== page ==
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Brandon Jennings plays negotiating hardball with Bucks, states what will be final straw in Milwaukee

Marc J. Spears
Yahoo Sports

SAN FRANCISCO – Point guard Brandon Jennings, a soon-to-be restricted free agent, says if he signs a one-year qualifying offer with Milwaukee this offseason, expect his days with the Bucks to be limited to one season.

"If I take the qualifying offer and become an [unrestricted] free agent there is no way I am coming back," Jennings told Yahoo! Sports on Friday after practice. "There is no way."

Jennings considers Milwaukee a "great sports town" and has enjoyed his time there, but in order to keep him long term, Jennings said the Bucks' offer must be lucrative and there needs to be changes in the roster and the organization to make it championship caliber.

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Brandon Jennings expects a big contract and team improvements if the Bucks want to keep him. (USA Today Sports) …

He turned down a four-year, $40 million deal prior to this season, a source told Yahoo! Sports. A one-year qualifying offer would be worth about $4.5 million for Jennings.

"It's not unfair to make that statement if he feels there is not a deal fair to him this summer," Bucks general manager John Hammond said of Jennings' stance. "I would be surprised if it happens. But he is operating within the [collective bargaining] rules. I'm not taken aback. It's a natural discussion to have."

Jennings plays in one of the NBA's smallest markets and is rarely seen on national television. The Los Angeles native admits that a bigger market is attractive but his preference is to play for a title contender, regardless of a city's size. Jennings noted that the Oklahoma City Thunder play in a small market, but made it to the NBA Finals last season and are frequently on national television.

The Bucks have made one playoff appearance in Jennings' previous three seasons, pushing the Atlanta Hawks to seven games in the first round in 2010 before bowing out. Milwaukee is expected to make the postseason as a seventh or eighth seed this season, but is a long shot to advance, especially if it draws the Miami Heat in the first round.

[Related: Celtics stuck with Paul Pierce instead of dealing him to Dallas]

"I just want to win," Jennings said. "The way I am playing now, I just want to go to a winning team and play like that. I don't care about being a superstar or being the main guy. I did that [the] first four years. I just want to win and be somewhere where it's all about winning.

"I'm not saying the Bucks aren't about winning. But I think [a title caliber situation] will help me, motivate my game and then you have to perform."

Jennings is in a free-agent point guard class that's led by the Los Angeles Clippers' Chris Paul and includes the Dallas Mavericks' Darren Collison (restricted), the Utah Jazz's Mo Williams, the Detroit Pistons' Jose Calderon, the Golden State Warriors' Jarrett Jack and the Clippers' Chauncey Billups.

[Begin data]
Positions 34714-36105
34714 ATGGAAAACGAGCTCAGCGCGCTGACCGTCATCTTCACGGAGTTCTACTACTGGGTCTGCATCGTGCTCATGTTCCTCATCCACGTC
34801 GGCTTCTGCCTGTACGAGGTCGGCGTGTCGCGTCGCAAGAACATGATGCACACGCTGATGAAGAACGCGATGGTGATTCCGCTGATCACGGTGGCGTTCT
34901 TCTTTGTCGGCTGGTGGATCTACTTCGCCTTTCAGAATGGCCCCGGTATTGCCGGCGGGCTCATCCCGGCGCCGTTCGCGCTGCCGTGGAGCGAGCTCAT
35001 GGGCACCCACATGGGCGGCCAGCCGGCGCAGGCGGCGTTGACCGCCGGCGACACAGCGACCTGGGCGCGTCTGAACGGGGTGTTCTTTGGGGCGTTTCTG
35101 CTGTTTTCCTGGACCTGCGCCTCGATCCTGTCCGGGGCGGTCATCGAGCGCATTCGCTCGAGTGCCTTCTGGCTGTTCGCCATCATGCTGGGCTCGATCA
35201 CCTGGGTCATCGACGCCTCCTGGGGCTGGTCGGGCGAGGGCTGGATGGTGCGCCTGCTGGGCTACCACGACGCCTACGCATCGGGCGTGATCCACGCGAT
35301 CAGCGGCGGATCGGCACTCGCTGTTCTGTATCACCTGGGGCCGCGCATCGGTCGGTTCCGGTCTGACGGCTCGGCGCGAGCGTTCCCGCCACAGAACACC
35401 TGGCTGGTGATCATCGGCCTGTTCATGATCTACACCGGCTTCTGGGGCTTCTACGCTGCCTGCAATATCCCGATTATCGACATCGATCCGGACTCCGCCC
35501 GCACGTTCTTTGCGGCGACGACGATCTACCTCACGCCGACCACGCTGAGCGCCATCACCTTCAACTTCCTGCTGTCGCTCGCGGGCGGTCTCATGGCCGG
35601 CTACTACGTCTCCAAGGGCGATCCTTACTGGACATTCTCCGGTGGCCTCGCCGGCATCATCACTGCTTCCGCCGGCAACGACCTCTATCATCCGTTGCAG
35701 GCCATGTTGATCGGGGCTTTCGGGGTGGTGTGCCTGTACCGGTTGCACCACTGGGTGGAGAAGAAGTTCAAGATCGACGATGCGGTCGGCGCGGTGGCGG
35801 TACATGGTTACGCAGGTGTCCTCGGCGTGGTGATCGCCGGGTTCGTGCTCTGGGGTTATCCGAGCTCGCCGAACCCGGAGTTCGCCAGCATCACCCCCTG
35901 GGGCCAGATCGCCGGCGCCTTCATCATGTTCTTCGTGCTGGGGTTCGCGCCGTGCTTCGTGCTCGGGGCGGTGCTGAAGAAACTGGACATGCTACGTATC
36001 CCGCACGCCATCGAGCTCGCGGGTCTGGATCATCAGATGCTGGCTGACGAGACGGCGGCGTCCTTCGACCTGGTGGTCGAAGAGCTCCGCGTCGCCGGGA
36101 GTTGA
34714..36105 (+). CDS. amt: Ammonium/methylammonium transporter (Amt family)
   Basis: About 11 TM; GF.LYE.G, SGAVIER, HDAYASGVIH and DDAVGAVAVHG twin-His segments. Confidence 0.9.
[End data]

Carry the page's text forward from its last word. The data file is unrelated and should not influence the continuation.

[Related: Derrick Rose reportedly cleared to play, but hesitant to return]

Jennings is averaging 18.4 points, a career-high 6.6 assists and 1.8 steals this season. He believes he has proven he is more than a score-first point guard since the All-Star Break by averaging 17.6 points and 10.4 assists while shooting 48.8 from 3-point range. Jennings says he'll be more pass-first minded from now on.

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Brandon Jennings, guarding L.A.'s Chris Paul, says winning trumps stats. (AP)

"Everybody says I'm just a shooter, I'm just a scorer," Jennings said. "But if you go back to my high school days, I've always been a pass-first point guard. Now that we got J.J. [Redick], who's a good scorer, now I'm just looking for options all the time.

"Basically, I should have been doing what I've been doing the last three months. Is it too late? I don't know. But maybe it's a good way to start showing what else I can do."

The Bucks have Jennings' "Bird Rights" and can pay him for five seasons where another team could give him only a four-year offer. There is a risk if Jennings signs a one-year, qualifying offer while turning down lengthy deals. What if he gets hurt or underperforms? But Jennings, 23, is known for being cavalier. He was the first American to go from high school to playing professional basketball in Europe when he suited up in Italy for a season. Instead of signing with a more well-known shoe company, Jennings was Under Armour's first major basketball client.

[Related: Kobe takes fun ribbing from Jimmy Kimmel ]

"If you think about it I still do have power," Jennings said. "If anything is offered out there that doesn't mean I have to accept it, right? That means next season I will be playing and then I will become a free agent and can go anywhere I want to go.

"It doesn't mean if another team offers me something or the Bucks offer me something that I have to take it. I can still play it out. That's something I've been thinking about. Then I can really have the power to really make my own decision."

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